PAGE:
We were warmly welcomed by park staff and shown the “menu”, which included options for accommodation, food options and day trips. The huts are simple, and although hot, they meet the basic requirements needed to catch some sleep, basically a bed and a mosquito net. Thankfully the mosquito nets are of good quality and gave me the confidence that any creepy crawlies would stay out. My sleep was quite interrupted, however, due to roving bush pigs and mischievous monkeys throwing some kind of pit/seed at our hut throughout the hours of the night. Ow fo do. That’s nightlife in the rainforest for you.

There was no running water, except for the running water in the river! So any bathing, dish washing, etc. was done in the river. Thankfully we brought a gas cooker and were able to prepare our own meals, although otherwise, food would have been available for purchase from the village. Be careful not to leave out any food while you’re not near your hut. While we were bathing in the river we watched a cheeky monkey sneak over to our hut and run off with a banana!

Saturday morning we crossed the river and went on an amazing walk through jungle, forest and savannah like landscapes. We reached the top of the hill and marveled at the 360 views. We saw elephant and buffalo foot prints, which was impressive, but unfortunately the animas are only ever in the park at the height of rainy season.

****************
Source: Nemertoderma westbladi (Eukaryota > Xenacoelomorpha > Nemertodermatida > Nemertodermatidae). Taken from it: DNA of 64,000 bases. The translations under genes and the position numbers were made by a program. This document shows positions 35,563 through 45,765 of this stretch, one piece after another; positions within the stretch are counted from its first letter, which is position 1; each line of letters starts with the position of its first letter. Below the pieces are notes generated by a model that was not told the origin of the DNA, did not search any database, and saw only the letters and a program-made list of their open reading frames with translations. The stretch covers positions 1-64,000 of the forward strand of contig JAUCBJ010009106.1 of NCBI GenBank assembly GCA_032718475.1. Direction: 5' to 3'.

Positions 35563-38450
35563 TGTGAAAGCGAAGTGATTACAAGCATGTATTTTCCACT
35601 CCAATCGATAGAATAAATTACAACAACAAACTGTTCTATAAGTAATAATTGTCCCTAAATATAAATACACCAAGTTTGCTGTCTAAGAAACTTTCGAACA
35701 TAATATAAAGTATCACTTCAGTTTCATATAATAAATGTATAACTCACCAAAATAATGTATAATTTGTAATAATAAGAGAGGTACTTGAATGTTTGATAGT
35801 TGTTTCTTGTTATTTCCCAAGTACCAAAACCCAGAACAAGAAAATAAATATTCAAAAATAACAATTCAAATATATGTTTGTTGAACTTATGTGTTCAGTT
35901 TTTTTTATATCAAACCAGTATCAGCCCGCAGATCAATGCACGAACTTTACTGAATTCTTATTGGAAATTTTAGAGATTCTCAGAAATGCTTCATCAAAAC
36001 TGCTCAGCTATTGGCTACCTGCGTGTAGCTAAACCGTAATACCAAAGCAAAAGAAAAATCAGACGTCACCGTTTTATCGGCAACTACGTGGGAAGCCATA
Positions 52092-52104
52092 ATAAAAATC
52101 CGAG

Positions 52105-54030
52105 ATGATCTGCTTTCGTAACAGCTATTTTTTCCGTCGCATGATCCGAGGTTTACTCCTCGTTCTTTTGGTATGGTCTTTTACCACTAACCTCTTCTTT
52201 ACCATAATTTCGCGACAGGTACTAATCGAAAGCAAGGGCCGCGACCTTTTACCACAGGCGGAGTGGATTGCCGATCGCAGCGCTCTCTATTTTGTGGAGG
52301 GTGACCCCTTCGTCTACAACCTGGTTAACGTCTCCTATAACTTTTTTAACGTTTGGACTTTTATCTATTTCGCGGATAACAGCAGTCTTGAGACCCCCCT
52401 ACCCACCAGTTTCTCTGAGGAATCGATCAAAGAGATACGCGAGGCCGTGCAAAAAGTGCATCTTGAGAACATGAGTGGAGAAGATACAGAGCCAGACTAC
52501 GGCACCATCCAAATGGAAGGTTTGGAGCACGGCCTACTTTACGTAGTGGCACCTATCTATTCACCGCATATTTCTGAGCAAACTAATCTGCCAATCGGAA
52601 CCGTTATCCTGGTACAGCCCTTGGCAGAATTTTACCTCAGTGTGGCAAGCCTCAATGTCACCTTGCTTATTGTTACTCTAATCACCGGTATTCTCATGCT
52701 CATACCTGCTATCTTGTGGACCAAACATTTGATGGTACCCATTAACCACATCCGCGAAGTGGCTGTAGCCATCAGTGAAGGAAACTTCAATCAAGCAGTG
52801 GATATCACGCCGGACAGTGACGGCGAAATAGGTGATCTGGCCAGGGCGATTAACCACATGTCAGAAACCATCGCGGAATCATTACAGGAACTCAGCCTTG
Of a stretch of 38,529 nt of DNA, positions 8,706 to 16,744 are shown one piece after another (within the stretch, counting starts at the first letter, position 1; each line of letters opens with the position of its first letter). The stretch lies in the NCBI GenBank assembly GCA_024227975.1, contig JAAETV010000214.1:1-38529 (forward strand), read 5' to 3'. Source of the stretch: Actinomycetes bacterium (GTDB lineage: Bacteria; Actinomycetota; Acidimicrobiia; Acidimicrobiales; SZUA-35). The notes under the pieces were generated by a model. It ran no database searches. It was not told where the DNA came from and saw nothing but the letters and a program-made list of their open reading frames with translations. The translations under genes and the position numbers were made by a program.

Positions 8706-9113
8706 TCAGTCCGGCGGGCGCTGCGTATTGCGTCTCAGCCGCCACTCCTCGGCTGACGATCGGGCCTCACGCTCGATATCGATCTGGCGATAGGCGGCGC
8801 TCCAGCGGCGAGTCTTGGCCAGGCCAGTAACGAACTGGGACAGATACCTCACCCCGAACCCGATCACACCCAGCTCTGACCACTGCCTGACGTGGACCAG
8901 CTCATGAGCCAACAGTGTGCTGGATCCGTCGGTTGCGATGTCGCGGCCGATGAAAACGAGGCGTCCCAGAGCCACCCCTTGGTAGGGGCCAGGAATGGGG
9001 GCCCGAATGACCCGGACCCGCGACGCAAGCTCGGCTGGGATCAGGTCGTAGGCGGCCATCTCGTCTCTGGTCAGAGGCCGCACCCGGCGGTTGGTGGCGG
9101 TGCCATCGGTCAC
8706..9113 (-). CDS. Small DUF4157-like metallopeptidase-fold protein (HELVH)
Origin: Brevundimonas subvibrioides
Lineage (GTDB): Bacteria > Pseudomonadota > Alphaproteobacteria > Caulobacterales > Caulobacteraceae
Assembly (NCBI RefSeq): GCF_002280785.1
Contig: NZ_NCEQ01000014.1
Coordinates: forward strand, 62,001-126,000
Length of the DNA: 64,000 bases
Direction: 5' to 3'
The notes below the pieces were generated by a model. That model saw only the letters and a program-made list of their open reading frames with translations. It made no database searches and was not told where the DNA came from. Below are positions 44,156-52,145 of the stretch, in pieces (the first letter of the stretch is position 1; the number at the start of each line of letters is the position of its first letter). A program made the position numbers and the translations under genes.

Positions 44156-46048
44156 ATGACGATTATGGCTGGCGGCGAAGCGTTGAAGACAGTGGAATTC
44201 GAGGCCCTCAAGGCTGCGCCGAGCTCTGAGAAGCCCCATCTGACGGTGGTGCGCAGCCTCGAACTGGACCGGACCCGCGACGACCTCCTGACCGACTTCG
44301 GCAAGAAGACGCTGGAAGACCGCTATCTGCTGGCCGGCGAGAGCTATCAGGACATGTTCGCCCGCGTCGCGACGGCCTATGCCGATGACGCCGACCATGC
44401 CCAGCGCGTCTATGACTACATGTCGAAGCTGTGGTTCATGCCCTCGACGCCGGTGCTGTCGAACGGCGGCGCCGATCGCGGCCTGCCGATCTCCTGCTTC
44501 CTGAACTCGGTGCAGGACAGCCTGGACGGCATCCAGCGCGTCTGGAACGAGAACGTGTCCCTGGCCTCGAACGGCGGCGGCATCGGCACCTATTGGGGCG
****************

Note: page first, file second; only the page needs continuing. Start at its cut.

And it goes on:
In the evening we ventured out in canoes to seek out the hippos. Yes, they are ranked as one of, if not the most dangerous mammal in Africa and we were going out in canoes to find them. It was both thrilling and scary. About 30 minutes into the canoe ride we spotted the group of hippos. We stationed our canoes at the waters edge and watched the hippos as they would submerge and then come up again a few minutes later, sometimes in the same spot, sometimes in a new location. It felt like we were pretty close and I hoped they weren’t slowly creeping up on us while underwater and out of our sight. Our guides make this trip all the time, so we had to trust their judgment! The sights and sounds were incredible.

The other creatures we encountered were mosquitoes and black flies. The flies were especially terrible during the boat ride and I managed to get bitten a number of times. In the evenings, despite long sleeves and lots of insect repellant (even spraying our clothes), we got covered in bites. Thankfully none of us got sick in the weeks to follow. Maybe thanks to malaria prophylaxis! So, be aware, there are many insects to contend with.

After a great adventure in the park, we packed up the vehicle on Sunday morning and made our way back to Freetown. I had to make a quick photo stop in Sanda Loko Chiefdom, since this is the chiefdom that closely resembles my name and this was the first time for me to drive through it.  I would highly recommend a trip to OK. We didn’t call in advance but if you want to make sure there’s space you could call ahead of time, network permitting, and make arrangements with Mohamed, +23288606632.

#outambakiliminationalpark #OKnationalpark #alwaysanadventure #40before40 #bucketlist #sandraturns40 #40isthenew30 #adventuresinsierraleone #sierraleone #sweetsalone

~ Act Justly. Love Mercy. Walk Humbly. micah 6:8 ~